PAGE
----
It can be a fun, easy family project to craft a beautiful bird bath. Get creative. Make a base by lashing together strong tree limbs or stacking bricks & masonry. The dish can be removable for ease of cleaning.

Eco Friendly Bird Bath Tips:

Clean your bird bath regularly, as often as once a week. This helps keep the water clear and free of toxic mold, algae, fungi, slime and other contaminants like salmonella.

Remember to place any bird baths about ten feet away from any low-lying vegetation. Importantly this will prevent deadly cats from stalking and killing happily bathing songbirds.

2. Native Plants Attract Birds Amazingly

If your goal is to bring birds to your yard, absolutely plant native plants. This one’s huge for so many reasons.

Our most handsome and specialized songbirds evolved alongside our native trees and shrubs that make the Northwest so beautiful. Bringing their natural habitat into your yard is a surefire way to attract more fun & rare native bird species.

Which Oregon Native Plants Attract Birds? (But Not Rats)

Oregon grape, douglas spirea, red stem ceanothus, snowberry, mock orange, red flowering currant, blue elderberry are some handsome native landscaping shrubs.

And they provide excellent food and shelter for birds and pollinators without attracting rats. Ask your local native plant nursery which shrubs look good and are great for birds. In fact, this incredible native plant guide from Bosky Dell Natives even shows in detail which birds prefer which shrubs in the Portland Oregon area.

Remember, native plants provide birds the exact right nutrients, at the exact right time of year. Local bird species know our native plants, and will actively seek them for shelter and food

Best of all, they do not create hiding places for rats like exotic evergreen ornamnetal plants do.

3. Research a Nest Box

A nest box or bird house can be a great way to get around bird feeders attracting rats. Before installing a nest box, think of what bird species you’d like to live there. If you’re a birdwatcher, perhaps you have a few favorite species.

Personally I love to go to a wetland for birding. Listening to and watch red-winged blackbirds, killdeer, barn swallows, herons, egrets, various ducks, gulls, osprey and bald eagles and water fowl is my favorite. Other folks enjoy tiny little house finches, yellow finches, grosbeaks, warblers, nuthatches, or chunkier crows and scrub jays.

Homeowners with premium habitat may enjoy watching cedar waxwings, varied thrush, spotted towhee or other less common backyard visitors. 

Either way do some research on box size and style, entry hole diameter, hanging height, and general habitat for your favorite bird species. You may also delight in studying these bird species ecologically.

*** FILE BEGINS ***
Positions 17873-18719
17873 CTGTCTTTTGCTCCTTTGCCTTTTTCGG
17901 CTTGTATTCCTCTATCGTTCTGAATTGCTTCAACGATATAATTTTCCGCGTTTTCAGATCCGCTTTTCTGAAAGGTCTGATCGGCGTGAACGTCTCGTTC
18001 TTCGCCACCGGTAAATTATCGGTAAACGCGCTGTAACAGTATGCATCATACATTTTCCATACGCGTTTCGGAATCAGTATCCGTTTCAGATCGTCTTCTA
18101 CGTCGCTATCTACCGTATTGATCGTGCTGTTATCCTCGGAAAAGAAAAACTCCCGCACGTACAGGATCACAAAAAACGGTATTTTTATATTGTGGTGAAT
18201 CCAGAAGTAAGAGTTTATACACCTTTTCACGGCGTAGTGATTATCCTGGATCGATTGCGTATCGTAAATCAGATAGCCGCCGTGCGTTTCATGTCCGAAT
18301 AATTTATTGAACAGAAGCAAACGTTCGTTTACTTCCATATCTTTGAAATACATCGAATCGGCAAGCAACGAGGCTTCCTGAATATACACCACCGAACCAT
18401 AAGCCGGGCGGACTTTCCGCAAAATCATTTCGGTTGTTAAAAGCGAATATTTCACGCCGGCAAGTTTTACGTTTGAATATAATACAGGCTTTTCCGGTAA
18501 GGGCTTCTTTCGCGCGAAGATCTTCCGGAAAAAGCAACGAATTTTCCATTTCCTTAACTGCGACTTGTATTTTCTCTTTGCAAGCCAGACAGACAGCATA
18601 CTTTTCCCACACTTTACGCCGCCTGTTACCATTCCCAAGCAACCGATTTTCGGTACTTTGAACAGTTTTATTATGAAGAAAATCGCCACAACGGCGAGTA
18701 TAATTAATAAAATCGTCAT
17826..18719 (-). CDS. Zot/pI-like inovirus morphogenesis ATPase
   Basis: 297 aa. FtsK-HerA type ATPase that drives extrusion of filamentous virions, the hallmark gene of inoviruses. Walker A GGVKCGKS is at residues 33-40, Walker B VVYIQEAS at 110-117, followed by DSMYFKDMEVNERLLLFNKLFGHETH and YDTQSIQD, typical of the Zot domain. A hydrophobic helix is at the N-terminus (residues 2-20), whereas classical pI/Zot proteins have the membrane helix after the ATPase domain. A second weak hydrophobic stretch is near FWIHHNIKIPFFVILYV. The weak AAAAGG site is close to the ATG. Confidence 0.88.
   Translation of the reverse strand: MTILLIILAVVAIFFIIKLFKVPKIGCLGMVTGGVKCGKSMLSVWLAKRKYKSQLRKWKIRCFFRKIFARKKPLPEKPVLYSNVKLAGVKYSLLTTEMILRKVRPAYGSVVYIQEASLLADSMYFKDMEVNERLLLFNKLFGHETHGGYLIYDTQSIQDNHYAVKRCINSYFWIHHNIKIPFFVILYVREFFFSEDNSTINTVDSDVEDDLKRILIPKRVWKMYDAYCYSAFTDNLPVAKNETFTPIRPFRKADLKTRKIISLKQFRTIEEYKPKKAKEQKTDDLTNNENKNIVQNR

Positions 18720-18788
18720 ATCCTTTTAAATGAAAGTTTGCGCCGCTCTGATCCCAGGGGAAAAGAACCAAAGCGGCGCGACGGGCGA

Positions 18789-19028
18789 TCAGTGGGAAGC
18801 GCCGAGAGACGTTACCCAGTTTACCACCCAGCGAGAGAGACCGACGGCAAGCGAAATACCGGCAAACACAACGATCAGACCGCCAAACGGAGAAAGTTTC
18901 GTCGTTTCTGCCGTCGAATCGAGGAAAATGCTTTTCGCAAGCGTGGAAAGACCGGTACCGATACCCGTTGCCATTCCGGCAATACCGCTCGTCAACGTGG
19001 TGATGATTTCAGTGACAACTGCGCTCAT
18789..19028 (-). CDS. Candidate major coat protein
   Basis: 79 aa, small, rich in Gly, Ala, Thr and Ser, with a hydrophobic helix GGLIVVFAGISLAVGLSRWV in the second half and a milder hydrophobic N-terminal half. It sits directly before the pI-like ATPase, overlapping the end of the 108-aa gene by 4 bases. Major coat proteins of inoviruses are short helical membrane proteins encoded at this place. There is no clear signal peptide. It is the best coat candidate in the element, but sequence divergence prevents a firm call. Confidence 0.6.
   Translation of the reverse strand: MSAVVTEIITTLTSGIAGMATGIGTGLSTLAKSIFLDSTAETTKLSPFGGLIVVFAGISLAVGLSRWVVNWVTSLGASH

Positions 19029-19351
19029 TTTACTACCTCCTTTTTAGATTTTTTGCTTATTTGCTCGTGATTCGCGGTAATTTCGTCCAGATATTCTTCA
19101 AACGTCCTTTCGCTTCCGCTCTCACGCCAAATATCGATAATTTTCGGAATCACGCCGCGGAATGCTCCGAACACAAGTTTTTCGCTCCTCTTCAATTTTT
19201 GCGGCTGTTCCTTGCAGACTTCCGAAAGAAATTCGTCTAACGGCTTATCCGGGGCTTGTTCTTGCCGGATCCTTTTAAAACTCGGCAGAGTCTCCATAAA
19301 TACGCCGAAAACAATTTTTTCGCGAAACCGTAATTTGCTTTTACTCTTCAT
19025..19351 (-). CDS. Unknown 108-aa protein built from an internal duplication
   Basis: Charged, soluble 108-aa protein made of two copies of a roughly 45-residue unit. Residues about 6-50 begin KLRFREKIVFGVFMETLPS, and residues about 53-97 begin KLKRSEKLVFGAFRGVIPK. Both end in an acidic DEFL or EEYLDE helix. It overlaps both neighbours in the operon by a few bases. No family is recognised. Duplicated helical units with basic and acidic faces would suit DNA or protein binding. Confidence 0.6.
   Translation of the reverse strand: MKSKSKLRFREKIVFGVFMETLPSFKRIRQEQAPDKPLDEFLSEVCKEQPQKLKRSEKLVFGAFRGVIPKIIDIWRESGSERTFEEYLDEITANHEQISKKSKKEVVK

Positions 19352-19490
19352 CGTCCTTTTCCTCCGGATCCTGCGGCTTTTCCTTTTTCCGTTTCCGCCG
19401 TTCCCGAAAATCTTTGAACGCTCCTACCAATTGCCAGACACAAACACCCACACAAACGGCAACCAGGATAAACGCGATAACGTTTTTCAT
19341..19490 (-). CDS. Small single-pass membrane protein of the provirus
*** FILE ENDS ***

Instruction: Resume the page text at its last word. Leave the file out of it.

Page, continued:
Enjoy researching what native shrubs and trees they typically favored. Consider planting a designated habitat plant to attract your favorite birds without encouraging rats. 

Maintaining Backyard Habitat

Leaving piles of sticks, twigs, tree branches and leaves may be recommended to boost foraging habitat for juncos, chickadees or sparrows. But that’s also a likely place for pesky rats to hide.

You’ll have to feel it out. Try to keep most vegetation reduced within a foot or two of the ground. Also clear away from fences, sides of home & garage walls if possible. Those are rats’ favorite places to lurk.

Like with all these backyard habitat management tips, use them as part of a dynamic, integrative system. For example, having a single debris pile may be part of your personal habitat goals. Perhaps you’re trying to attract scratching crows, thrushes, towhees or robins. Keep it properly spaced from your fences and buildings.

Then monitor: If later you notice a rat burrow forming underneath it, you can temporarily move or disassemble it until the issue improves. 

Eco-Friendly Rat Control.   

Drive thru vs. Organic farm

Understandably, folks are reluctant to reduce bird feed. Especially when we’re not actually seeing rats or hearing them in our walls.

You can think of the difference between stopping at the drive thru vs. making an organic salad.

Sunflower seeds provide birds a gratifying fat and protein boost like a greasy burger would for us. In contrast native plants provide a variety of insects, berries, and seeds that provide birds good nutrition and a balanced diet.

More frequently, Portland rat control professionals are having to bring homeowners bad news. Norway rats are ever-increasingly extending their permanent burrow systems. Now these burrows are more commonly entering folks’ crawlspaces from underground. Once burrowed in, they’re difficult or impossible to keep out and usually have to be continuously monitored & controlled with traps or poison.

To prevent lethal rat control with traps or poison, it’s our responsibility to start by limiting rats’ access to food outside.

Balancing Bird Feeders vs. Rat Control

Mind nature’s delicate balances in the backyard environment. Managing things as naturally as possible is usually the best bet.

If you’re in the Portland, Oregon area and would like some advice or help managing rodents in & around the home, don’t hesitate to contact Pest & Pollinator today.

Pest and Pollinator contact information phone 9712319945 email